That's what happened when a group of low-paid hospital workers organised a demonstration outside their hospital last week. As more of their colleagues clocked out and joined them on their picket, thart lightbulb went on.

When they stood together, proudly waving their union flags, singing a rhythmic chant and raising their homemade placards demanding a living wage they knew they had organised the collective strength needed to win.

The GMB union members, predominantly BAME women, work for Aramark, an American multinational outsourcing provider. They are hostesses and domestics in the South London and Maudsley NHS Trust, a mental health trust with sites across south London.

Like the nurses and doctors, they work around vulnerable patients and are subject to verbal and in some cases physical abuse. Unlike the nurses and doctors their pay is determined by the private contractor that employs them - for many of these staff that means statutory sick pay, statutory annual leave entitlement and as little as £7.38 per hour.

This is little more than George Osborne's new 'Living Wage' of £7.20 per hour as of April.

But these workers aren't fighting for a living wage set by government or even the Living Wage Foundation - they are fighting for a genuine living wage. The GMB union and Class think tank have calculated that a genuine living wage of £10ph an hour as part of a full time contract removes the need for in work benefits.

As the TUC launches its 'Heart Unions' week of action against the trade union bill today, the Aramark workers will be receiving ballot papers to vote on whether or not they want to strike to win their demands.

These workers are showing exactly why we need to 'Heart Unions' more than ever, because it is the labour movement and workers like these that need to start setting the terms of the real living wage debate. It is campaigns like this, low-paid, in some cases precariously employed and often women workers using their collective strength to make demands on their employer with a strategy for winning those demands that will begin to deliver a genuine living wage.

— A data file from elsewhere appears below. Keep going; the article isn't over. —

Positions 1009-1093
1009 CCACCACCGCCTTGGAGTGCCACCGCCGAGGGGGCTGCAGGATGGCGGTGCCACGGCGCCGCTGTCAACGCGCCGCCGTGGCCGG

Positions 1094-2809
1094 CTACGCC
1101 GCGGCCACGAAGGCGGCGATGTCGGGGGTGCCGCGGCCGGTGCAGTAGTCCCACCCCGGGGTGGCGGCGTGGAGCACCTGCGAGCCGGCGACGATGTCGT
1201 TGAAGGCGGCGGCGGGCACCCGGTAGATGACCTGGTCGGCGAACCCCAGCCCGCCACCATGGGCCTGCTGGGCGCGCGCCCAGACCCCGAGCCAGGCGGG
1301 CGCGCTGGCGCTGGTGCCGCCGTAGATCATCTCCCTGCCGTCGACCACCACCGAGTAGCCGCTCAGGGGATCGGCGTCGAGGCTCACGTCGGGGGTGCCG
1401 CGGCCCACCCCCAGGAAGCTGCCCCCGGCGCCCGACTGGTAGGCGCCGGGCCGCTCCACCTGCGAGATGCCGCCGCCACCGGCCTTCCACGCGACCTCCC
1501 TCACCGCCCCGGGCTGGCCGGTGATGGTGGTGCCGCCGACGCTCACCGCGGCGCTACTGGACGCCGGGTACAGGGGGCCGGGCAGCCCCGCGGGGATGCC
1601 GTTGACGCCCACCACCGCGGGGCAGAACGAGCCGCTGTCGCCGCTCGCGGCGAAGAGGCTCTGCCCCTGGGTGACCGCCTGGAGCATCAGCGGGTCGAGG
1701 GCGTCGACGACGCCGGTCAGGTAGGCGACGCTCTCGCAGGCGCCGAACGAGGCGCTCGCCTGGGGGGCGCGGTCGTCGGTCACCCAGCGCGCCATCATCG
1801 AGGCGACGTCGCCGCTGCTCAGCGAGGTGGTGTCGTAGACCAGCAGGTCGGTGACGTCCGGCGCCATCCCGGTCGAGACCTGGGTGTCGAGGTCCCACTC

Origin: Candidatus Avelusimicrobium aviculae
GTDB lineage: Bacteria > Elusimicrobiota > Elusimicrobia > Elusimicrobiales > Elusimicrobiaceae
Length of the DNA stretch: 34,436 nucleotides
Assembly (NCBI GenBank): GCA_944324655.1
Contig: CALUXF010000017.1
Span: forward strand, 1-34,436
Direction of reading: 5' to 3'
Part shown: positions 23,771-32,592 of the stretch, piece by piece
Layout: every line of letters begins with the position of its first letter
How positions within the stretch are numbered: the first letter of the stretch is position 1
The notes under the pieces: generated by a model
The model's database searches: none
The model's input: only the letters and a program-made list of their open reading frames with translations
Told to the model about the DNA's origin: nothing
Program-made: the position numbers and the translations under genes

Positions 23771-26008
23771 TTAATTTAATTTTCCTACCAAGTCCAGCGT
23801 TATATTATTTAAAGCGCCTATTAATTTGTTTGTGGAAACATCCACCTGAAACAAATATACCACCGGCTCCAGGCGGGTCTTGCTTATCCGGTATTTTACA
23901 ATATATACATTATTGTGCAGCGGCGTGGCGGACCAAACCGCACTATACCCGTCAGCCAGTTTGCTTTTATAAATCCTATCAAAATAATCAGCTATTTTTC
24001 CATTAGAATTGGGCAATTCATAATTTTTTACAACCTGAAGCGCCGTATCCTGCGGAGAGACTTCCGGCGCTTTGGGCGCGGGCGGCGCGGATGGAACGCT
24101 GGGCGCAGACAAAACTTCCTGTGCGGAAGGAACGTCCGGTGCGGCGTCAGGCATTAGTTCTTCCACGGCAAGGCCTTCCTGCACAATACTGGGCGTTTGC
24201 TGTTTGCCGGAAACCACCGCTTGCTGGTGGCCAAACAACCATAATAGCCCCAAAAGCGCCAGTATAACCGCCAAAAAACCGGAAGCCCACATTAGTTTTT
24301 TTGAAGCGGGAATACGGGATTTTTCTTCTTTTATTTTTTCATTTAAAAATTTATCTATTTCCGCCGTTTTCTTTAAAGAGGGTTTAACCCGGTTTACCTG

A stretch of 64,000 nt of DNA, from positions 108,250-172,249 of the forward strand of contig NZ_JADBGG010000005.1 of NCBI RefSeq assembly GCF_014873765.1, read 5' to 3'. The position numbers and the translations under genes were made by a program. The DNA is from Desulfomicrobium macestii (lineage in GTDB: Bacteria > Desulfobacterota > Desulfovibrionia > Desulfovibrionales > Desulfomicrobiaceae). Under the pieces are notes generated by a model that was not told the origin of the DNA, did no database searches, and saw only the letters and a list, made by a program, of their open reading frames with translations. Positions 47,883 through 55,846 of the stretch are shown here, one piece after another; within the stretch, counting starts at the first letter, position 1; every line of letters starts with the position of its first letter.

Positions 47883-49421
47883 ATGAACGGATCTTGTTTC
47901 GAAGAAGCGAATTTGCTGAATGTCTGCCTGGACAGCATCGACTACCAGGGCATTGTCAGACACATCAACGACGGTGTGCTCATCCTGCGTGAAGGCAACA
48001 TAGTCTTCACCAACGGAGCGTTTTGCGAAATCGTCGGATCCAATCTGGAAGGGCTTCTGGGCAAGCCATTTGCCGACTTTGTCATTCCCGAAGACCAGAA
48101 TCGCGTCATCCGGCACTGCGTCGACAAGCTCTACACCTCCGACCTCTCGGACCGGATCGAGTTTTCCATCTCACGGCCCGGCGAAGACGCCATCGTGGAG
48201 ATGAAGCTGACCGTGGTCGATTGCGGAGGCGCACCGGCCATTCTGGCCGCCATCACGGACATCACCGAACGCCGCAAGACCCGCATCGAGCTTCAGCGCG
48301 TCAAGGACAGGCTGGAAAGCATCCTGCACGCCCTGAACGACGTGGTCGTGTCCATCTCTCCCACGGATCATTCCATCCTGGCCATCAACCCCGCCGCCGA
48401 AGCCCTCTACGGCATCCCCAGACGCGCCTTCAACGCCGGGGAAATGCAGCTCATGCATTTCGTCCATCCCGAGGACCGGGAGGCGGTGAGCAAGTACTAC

It is also workers like these that the Trade Union Bill seeks to silence. In many ways it may succeed, but in many other ways workers can still win.

Osborne wants workers to accept what they're given - a living wage on his terms. He wants to stop the women working for Aramark from setting an example to other workers about what can be achieved.

There is no doubting that achieving higher ballot turn outs, restrictions on picket lines and most worryingly the use of agency workers to cover strikers work will make campaigns like these harder. But I refuse to accept they are insurmountable, or that good, solid organisation of working people doesn't have the ability to prevail over even the most authoritarian of legislation.

As the TUC launch their Heart Unions week of action against the bill these women are showing us how the labour movement can reclaim the demands for a genuine living wage. They also send a message to all working people, the message that the Tories fear the most, that collective action can still win and that attempts to silence workers can still be defeated.